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Madison’s Principle and Yariv Levin’s Reforms

[W]e may define a republic to be . . . a government which derives all powers directly or indirectly from the great body of the people, and is administered by persons holding their offices during pleasure, for a limited period, or during good behavior. — James Madison, Federalist #39.

Wednesday night the Minister of Justice, Yariv Levin, announced the first stage of his reform of Israel’s legal system.  Most commentators, particularly Levin’s critics, do not appreciate how much Levin’s reform owes to, of all people, former Chief Justice Aharon Barak, the author of Israel’s “constitutional revolution.”

When Madison defined a republican form of government to be one in which all powers derived directly or indirectly from the people, he thought he was distinguishing the American form of government from Britain’s, but in fact both governments fit his description.  Even in 1787, when Madison wrote, the British Parliament was sovereign.  It made the laws and would soon acquire the power to make governments.  The British judiciary has a long tradition of respecting Parliament’s right to define the law.  It would never occur to British judges to place their own personal judgment above Parliament’s.

The main difference between the British and the American form of government is the American constitution.  In America, no one part of the government is sovereign in the sense that Parliament is.  All branches of government derive their authority from a written Constitution.  When American judges engage in judicial review, examining the validity of Congress’ laws, they weigh those laws against the Constitution.

Israel at its founding was more similar to Britain than to the United States.  The first Knesset was elected as a convention to write a constitution, but it could not agree on one and never did.  Instead, since there had to be legal rules for conducting elections, forming governments, etc. it passed what it termed “basic laws,” which were basic in the sense of setting forth rules of procedure.  The Knesset that passed them never intended them at that time to serve as a constitution; in fact, they were passed in order not to be one.  In theory the Knesset, like Parliament, was sovereign, in the sense that it had the authority to make whatever rules it saw fit.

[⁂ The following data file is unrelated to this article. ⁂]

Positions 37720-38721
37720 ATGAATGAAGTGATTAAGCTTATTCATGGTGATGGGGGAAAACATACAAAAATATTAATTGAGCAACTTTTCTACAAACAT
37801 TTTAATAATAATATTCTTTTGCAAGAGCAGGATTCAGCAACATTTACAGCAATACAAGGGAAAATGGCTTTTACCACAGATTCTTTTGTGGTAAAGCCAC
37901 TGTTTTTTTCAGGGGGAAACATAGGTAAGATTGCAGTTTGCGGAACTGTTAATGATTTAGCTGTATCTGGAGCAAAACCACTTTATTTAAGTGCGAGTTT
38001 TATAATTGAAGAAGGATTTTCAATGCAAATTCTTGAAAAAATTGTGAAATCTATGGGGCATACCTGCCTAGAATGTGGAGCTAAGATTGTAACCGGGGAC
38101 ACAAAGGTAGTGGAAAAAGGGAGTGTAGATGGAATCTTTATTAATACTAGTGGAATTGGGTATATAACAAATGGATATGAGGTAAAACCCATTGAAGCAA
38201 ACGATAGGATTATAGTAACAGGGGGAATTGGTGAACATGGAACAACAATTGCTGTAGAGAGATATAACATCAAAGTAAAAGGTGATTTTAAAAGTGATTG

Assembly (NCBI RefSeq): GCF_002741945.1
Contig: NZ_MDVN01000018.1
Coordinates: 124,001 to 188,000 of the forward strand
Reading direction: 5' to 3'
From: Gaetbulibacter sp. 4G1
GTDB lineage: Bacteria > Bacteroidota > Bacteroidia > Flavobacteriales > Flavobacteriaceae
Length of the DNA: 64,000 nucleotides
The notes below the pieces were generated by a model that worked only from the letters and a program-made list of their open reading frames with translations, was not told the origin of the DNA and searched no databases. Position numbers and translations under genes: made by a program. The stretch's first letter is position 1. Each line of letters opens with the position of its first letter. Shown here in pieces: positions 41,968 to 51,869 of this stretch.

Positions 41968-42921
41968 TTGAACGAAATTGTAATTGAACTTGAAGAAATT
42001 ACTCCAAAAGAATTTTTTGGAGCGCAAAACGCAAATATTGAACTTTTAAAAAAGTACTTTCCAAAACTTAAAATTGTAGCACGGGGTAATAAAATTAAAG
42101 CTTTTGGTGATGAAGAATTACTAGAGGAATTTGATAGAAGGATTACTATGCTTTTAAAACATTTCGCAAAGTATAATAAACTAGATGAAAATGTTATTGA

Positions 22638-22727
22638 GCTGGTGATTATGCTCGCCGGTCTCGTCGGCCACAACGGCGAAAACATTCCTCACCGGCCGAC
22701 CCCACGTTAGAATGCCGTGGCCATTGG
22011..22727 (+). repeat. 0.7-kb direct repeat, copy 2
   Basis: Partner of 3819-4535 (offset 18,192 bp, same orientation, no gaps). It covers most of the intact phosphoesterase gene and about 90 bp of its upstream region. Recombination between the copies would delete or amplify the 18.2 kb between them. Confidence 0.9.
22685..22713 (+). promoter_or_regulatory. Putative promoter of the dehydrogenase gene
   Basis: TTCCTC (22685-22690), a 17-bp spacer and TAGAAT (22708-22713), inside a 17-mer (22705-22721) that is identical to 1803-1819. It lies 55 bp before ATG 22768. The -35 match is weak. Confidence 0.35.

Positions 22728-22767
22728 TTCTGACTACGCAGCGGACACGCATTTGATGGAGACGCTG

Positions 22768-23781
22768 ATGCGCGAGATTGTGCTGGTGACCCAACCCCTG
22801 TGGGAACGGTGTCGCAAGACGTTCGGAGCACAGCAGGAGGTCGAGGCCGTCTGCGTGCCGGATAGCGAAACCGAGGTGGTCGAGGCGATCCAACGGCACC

The first hint of Constitutional legislation in Israel came with the passage of the Basic Law:  Human Dignity and Freedom in 1992.  For the first time, it implied that a law the Knesset passed might be disqualified if it contradicted certain values.  The law was not adopted with any of the fanfare or gravitas one might associate with genuine constitutional legislation; only 32 of 120 Knesset members voted for it in its final reading.  Hard upon its adoption, Aharon Barak and the students and intellectual followers with whom he packed the Supreme Court initiated a series of activist decisions to turn the law’s guarantee of human “dignity” into grounds to challenge almost any Knesset law or government decision.  Not for them deference to the judgment of the people’s elected representatives.

Barak’s next step in singlehandedly creating an Israeli constitution came in the “Herut” case of 2002.  In this case Barak unilaterally declared all of Israel’s Basic Laws to be constitutional legislation and used this doctrine, too, to invalidate the Knesset’s legislation.  Barak also established, by inference, a distinction between constitutional and other legislation in Israel:  A Basic Law, to be considered such, must be passed not by a simple majority of the Knesset but by a majority of 61. By this criterion, of course, Barak’s favorite Basic Law, “Human Dignity and Freedom,” was not constitutional, but Barak never let this inconsistency get in the way of his exercise of power from the bench.

When the Knesset passed the “Basic Law:  Israel as the Nation-State of the Jewish People,” it observed Barak’s definition of constitutional legislation, and underscored this by establishing a precedent:  the law passed with a majority of over 61 in all three readings.  Nonetheless the Supreme Court undertook to review the law and pass on – on what?  The law’s constitutional validity?  But the law itself was supposed to part of the legal canon the court had declared constitutional.  The Court’s decision to judge the law demonstrated, if any further demonstration were needed, that it conceived its authority to be derived from no act of the people but from its own ambition.